Welcome back! Today is a fun day in the Lichen Sew Along, because we have a video! A lot of sewists express intimidation over collar assemblies, and I admit, they can look a bit scary. Here’s the thing: once you’ve wrapped your mind around how the opposing curves fit together, you are going to be just fine. Really!
So take a look at the video, which covers how to sew the neck and shoulder seams, and we’ll meet back here to sew the lapel edges when you’re ready.
Now that you’ve followed the video and your instructions, you’ve arrived at step 11.
We’re joining the Facing assembly to the Main assembly. As you’re working, it’s important to remember that since the collar is turned over when you’re wearing your duster, the Front Facing lapel is what you’ll see, and the Front lapel is the undercollar. You’ll put this nugget into practice in a sec…
Pin the Facing to the Front, right sides together, along the outside collar edge, all the way from hem around the full collar, to the other hem. (The notch at the bottom of the collar curve is called the break point – it’s where the collar gets turned when you are wearing the final garment. The notch at the break point helps you line up the long seam, and serves to guide your understitching in step 11d.) Be sure the notches at the break points are carefully aligned, and put a pin there, to remind you to pivot neatly when you get there. If you’re worried about sewing that corner neatly, you could chalk in the seam allowances! It can help to have a line to guide you when you get there. Double check that the center back seams are lined up neatly and pinned securely.
Starting AT THE CENTER BACK, sew down one collar edge to the hem, pivoting to make a small inside corner at the break point. Return to the center back, and sew down the other side. This is really important! If you sew around from one hem up and over to the other, you’ll sew one side of the collar in an upwards direction, and one side in a downwards direction. This will pull and skew the collars just slightly as you go, and can be quite noticeable in the way the collar sits when it’s finished.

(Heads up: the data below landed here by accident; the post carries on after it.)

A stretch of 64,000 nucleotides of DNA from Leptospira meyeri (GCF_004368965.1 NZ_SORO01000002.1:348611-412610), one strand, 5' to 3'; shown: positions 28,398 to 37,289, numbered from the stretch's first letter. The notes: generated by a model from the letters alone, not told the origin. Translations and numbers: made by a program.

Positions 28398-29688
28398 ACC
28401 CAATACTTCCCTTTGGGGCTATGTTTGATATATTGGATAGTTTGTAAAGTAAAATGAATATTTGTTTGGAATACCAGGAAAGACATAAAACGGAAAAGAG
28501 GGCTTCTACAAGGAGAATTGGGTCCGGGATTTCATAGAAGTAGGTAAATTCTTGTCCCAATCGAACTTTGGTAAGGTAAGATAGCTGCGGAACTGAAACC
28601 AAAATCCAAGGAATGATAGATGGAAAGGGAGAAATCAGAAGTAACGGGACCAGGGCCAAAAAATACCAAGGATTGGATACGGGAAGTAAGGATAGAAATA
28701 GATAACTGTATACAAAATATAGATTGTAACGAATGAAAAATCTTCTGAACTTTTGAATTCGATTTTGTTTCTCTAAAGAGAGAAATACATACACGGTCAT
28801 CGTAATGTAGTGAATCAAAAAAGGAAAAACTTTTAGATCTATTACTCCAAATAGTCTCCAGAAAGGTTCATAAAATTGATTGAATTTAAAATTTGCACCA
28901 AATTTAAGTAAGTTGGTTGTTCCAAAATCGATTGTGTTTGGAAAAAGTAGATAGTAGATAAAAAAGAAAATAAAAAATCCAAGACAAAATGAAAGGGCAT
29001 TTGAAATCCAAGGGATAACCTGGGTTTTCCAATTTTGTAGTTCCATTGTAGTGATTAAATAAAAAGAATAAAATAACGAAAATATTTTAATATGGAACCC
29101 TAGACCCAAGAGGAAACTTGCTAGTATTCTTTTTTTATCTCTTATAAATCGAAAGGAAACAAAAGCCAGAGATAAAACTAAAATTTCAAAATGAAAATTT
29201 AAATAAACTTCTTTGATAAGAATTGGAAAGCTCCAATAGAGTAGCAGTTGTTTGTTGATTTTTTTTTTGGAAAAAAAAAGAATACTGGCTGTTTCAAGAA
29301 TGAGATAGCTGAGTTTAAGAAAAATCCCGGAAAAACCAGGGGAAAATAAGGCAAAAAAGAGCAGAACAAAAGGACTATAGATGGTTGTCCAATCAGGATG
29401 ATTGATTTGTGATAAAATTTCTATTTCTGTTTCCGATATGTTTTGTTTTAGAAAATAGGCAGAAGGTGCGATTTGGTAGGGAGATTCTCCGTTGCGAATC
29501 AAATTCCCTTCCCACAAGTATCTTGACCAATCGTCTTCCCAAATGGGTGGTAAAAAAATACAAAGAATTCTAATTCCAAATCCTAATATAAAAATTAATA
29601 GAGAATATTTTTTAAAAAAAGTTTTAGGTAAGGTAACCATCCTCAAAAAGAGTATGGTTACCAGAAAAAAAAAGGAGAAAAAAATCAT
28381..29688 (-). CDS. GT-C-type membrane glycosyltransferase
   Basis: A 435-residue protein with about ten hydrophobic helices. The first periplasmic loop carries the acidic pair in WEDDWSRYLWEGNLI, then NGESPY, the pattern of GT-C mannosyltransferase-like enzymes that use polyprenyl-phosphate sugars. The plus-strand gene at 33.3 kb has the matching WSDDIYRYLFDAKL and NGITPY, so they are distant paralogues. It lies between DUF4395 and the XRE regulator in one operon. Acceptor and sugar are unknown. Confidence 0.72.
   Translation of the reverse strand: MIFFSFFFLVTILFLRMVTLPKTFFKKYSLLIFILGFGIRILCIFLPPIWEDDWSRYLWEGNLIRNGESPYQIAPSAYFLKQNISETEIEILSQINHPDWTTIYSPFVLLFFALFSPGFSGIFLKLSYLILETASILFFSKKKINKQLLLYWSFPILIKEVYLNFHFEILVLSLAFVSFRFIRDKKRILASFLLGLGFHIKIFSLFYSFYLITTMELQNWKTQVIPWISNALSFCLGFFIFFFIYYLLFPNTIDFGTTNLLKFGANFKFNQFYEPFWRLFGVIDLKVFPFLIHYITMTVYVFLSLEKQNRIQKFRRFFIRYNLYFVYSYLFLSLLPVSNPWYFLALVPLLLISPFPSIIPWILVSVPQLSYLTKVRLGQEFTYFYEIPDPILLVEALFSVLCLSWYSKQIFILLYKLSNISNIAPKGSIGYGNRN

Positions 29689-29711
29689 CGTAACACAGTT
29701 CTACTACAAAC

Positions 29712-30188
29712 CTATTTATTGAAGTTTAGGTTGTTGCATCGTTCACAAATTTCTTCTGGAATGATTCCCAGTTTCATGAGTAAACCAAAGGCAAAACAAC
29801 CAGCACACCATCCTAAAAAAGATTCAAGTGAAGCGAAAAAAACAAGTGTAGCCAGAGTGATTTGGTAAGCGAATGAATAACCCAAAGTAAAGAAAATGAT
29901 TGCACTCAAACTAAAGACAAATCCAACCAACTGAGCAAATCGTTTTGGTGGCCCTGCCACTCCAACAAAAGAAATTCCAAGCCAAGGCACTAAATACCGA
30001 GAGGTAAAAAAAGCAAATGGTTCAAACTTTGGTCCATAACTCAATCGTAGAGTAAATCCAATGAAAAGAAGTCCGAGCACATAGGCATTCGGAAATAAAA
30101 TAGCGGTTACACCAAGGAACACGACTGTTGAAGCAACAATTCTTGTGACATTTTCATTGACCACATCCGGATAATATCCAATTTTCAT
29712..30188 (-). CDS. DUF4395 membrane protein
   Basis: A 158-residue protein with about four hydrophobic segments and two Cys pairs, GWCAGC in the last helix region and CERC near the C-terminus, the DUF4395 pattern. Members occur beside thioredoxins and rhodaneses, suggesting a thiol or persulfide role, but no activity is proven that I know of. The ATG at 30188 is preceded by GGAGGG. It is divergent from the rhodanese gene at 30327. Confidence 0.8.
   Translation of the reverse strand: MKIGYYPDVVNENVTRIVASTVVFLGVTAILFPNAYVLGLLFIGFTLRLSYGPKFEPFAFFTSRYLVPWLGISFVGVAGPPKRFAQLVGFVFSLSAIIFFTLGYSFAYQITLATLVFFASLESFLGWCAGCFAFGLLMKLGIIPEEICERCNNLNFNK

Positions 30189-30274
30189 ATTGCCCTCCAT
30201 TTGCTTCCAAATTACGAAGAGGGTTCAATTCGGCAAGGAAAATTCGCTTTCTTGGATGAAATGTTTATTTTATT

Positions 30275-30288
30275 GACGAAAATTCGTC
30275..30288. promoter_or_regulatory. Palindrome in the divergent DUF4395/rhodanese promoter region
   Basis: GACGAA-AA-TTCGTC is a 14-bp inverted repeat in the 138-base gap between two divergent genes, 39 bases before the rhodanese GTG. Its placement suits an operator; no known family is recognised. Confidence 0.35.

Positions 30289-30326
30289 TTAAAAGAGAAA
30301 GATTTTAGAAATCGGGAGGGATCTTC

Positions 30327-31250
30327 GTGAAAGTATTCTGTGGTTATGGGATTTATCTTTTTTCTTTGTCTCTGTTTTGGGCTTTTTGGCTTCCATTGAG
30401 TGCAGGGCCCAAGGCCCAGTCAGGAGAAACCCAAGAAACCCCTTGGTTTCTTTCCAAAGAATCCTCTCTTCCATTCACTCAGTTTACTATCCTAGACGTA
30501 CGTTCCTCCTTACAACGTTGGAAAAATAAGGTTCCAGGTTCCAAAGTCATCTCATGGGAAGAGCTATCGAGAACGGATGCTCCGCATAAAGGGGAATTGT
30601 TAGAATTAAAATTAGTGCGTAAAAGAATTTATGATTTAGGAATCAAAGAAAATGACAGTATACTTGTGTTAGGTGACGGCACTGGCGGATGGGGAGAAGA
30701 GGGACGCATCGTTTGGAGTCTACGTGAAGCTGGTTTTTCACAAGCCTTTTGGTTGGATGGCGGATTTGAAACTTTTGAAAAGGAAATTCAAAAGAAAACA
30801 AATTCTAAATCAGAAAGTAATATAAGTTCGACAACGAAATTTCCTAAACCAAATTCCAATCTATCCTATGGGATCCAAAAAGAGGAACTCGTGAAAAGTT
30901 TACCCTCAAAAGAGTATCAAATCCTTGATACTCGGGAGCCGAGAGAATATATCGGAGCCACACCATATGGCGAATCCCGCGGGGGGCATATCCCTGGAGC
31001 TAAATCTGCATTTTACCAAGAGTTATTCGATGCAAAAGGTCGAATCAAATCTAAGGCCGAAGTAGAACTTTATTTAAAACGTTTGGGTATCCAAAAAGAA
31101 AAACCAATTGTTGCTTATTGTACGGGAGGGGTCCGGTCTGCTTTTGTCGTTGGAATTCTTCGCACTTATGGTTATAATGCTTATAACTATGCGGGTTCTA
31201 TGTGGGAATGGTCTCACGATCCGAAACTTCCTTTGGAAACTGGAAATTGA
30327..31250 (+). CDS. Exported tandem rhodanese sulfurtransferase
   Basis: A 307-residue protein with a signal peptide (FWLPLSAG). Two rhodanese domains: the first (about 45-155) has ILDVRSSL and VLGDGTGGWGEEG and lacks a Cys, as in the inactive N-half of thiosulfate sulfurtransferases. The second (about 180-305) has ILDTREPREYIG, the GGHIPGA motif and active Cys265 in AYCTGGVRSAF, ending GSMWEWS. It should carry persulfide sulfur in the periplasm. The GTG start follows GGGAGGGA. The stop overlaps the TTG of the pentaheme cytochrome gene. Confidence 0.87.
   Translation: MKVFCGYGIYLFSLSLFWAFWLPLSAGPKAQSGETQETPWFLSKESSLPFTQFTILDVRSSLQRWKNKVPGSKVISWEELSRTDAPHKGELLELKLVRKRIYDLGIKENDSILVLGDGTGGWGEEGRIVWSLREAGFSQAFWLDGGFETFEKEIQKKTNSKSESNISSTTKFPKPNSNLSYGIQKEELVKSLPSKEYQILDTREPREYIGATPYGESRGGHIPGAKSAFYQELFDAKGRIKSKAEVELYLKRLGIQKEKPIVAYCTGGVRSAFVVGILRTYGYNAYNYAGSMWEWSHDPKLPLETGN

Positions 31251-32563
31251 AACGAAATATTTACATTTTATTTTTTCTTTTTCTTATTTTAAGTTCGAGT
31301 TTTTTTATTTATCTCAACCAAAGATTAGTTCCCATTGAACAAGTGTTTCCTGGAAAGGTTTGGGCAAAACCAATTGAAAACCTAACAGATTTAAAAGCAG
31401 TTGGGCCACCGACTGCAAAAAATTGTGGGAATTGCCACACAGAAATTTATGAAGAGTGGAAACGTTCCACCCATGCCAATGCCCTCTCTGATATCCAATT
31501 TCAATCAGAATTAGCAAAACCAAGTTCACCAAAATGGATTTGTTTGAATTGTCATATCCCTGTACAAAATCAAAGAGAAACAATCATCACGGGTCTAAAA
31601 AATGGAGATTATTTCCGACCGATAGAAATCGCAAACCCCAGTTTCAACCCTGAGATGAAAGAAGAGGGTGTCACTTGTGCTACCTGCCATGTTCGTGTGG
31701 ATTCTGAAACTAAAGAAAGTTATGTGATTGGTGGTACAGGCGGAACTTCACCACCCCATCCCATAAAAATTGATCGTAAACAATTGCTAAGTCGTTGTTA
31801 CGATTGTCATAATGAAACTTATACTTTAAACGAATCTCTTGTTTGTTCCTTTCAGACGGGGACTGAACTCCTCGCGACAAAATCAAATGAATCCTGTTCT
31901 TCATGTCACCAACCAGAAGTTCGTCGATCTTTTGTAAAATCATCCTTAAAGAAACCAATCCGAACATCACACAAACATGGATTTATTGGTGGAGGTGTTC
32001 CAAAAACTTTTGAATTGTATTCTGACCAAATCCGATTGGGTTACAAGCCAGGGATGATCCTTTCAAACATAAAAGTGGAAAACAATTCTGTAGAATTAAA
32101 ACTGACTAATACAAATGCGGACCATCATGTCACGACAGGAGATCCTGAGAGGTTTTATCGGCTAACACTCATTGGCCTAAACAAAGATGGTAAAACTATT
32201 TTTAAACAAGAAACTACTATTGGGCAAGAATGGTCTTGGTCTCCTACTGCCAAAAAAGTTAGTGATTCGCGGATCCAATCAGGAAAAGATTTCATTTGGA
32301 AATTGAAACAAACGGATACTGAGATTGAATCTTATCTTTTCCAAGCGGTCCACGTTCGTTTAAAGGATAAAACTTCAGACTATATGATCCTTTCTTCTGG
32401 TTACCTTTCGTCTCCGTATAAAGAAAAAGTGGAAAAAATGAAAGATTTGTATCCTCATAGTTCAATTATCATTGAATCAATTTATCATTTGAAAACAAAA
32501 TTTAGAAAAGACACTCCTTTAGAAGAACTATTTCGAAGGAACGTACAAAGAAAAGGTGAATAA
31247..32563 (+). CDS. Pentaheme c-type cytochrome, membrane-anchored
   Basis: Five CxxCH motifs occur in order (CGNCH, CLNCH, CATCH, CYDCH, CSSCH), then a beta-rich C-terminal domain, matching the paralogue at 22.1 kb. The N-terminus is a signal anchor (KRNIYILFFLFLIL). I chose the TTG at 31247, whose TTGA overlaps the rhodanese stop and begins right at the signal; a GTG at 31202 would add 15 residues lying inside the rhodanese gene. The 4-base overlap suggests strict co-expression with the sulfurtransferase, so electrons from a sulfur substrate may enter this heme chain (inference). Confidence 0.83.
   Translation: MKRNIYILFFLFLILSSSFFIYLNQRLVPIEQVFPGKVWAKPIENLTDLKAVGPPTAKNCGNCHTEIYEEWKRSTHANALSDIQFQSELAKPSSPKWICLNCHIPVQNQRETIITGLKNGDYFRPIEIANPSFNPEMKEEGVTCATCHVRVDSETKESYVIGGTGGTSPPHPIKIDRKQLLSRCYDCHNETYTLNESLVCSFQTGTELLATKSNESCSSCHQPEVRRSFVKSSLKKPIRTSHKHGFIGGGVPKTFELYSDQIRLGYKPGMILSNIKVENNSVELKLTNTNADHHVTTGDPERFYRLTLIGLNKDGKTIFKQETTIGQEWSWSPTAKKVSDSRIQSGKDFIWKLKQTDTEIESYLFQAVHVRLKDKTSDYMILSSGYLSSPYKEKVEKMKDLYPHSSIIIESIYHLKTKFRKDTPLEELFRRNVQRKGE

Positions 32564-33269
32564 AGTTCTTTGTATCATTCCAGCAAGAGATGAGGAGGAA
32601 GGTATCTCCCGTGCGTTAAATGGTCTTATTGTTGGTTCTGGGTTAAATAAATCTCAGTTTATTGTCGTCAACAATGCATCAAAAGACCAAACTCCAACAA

Clip into the seam allowance at the notch at the break point to ⅛” (.3 cm) (.3 cm) from the stitching line (a scant ½” (1.2cm) snip). Fig 4. If your fabric frays a fair bit, sewing another line of stitching right over top of your first line from 2” above the break point to 2” below the break point can add some extra stability.
Trim the seam allowance to ⅜” (9mm) – ¼” (6mm), all the way around the lapel edge that you just completed. You can leave a larger seam allowance if your fabric is very soft and frays easily. Or you could skip ahead to the understitching, and trim afterwards. I’ll do this if my fabric is very soft, or if my fabric is very bulky, like the plaid in the video, and I want to be able to hang on to the seam allowances as I understitch. Fig 5.
- From 1 to 2” below the breakpoint to the hem edge, with the seam allowances towards the FACING, on each side.
- From the center back to 1” from the the breakpoint, along the lapel edge, with seam allowances towards the BODY, on each side.
Flip the Facing so the collar is right side out, and press the collar edge carefully, with steam, making sure that the undercollar isn’t showing. Your understitching will help the seams roll into place as you’re turning the edges right side out.
Line up the back neck seam allowances of the Front and the Front Facing, inside the duster. Make sure the center back seams are lined up, and sew the seam allowances together, just a bit inside (towards the seam allowance) from your stitching line, to secure the collar in place.
Flip the duster right side out, and check the collar. If everything looks good, trim the seam allowances of the back neck to ¼” (.6 cm) (6mm). Again, if your fabric is soft and fraying, you don’t have to trim these seam allowances back.
Three cheers for you – you did it! When we meet again on day 6, it’s time to try on your duster to check the fit, get the sleeves sewn in and the side seams sewn.